recycled materials bicycle!

Check out the bike made by Grace Goepfert from materials found at the landfill:

Now THAT is taking recycling to a whole new level!

Best professional devlopment skills submission thus far!

Check out the professional skill development Charles Watson received while contributing to his community and earning a grade for service learning: 

 The professional skills I used for this assignment were time management, organization, leadership.
        •       Time Management- Scheduled times and days that didn’t interfere with school, and had to request off of work to make sure I got the hours for this assignment done in a timely fashion.
        •       Organization- As one of the older members of this project I was given also given leadership role where I organized small groups of kids that ranged from sizes 4-8 based on age and work ethic in order to make sure an ample amount cigarette butts and trash would get cleaned up.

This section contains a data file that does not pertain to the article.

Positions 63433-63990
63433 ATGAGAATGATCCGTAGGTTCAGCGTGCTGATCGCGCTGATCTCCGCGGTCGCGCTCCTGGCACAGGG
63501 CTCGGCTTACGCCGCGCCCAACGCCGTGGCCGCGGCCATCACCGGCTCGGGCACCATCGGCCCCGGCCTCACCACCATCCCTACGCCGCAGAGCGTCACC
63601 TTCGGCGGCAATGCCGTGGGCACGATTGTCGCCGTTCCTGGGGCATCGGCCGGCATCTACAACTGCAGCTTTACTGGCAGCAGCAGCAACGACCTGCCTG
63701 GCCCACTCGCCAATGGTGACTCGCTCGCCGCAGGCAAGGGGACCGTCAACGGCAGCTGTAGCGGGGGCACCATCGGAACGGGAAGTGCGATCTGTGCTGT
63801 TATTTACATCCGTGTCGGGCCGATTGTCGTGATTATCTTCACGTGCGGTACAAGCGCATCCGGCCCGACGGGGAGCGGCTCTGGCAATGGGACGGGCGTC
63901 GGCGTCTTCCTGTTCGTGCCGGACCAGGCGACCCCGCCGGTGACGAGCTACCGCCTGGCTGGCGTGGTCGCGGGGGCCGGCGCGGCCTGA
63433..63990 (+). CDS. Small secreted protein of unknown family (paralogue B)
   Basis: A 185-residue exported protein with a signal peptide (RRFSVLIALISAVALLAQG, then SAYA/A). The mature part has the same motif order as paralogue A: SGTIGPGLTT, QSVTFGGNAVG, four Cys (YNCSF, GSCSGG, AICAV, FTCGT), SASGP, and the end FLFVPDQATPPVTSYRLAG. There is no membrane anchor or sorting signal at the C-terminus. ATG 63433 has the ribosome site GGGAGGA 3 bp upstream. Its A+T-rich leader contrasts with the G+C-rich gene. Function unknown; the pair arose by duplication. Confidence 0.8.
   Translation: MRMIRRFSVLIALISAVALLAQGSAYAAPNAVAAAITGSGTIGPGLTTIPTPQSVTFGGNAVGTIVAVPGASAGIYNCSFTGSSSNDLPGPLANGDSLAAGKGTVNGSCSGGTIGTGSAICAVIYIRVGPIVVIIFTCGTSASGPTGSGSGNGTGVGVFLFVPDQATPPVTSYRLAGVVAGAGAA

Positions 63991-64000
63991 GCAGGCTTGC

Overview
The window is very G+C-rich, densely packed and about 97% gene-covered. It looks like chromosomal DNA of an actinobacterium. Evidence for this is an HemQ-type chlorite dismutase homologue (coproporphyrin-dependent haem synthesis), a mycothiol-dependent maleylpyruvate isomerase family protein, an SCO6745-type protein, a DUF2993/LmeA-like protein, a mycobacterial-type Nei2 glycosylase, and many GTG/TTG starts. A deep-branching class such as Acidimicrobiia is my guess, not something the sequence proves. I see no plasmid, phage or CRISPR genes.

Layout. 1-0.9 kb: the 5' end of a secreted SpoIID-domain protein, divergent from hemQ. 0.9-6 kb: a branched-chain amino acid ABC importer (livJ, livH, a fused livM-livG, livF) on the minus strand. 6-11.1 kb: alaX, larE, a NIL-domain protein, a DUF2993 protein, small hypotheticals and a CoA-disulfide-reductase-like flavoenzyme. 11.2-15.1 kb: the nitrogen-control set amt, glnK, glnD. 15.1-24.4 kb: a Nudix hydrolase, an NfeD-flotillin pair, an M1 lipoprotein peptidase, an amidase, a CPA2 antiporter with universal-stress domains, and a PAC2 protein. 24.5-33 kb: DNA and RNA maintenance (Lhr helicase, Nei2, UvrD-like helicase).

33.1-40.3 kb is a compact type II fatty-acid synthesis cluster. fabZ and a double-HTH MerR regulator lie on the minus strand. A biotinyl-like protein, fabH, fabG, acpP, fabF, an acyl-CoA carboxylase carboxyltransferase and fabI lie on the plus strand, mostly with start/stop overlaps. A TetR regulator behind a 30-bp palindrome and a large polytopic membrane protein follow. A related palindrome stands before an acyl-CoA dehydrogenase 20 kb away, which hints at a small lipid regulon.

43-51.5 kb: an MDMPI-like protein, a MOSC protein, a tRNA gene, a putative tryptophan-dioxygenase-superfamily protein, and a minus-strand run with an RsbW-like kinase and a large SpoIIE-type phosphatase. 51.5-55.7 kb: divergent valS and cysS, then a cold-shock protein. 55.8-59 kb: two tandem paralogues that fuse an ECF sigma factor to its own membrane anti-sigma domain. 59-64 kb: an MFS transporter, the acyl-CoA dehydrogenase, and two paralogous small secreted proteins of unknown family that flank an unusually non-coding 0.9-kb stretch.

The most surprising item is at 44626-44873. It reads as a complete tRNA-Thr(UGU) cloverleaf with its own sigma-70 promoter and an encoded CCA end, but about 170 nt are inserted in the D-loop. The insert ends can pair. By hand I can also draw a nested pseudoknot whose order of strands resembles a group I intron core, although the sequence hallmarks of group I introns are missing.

•       Leadership- I was one of the older participants in this volunteer event mainly because is meant to target High School students and educate them, I was chosen to be more of a leader and help direct kids along with helping out in my own group.
        •       Maturity-While having a leadership role I had to act my age and be responsible. Because I was older than all the kids and a college student they kind of viewed me as a "Cool college kid" and looked up to me so I act mature, responsible and serious about work in order to set a good example for the younger kids so that they know that you have to act professional and get work done first before you can have fun.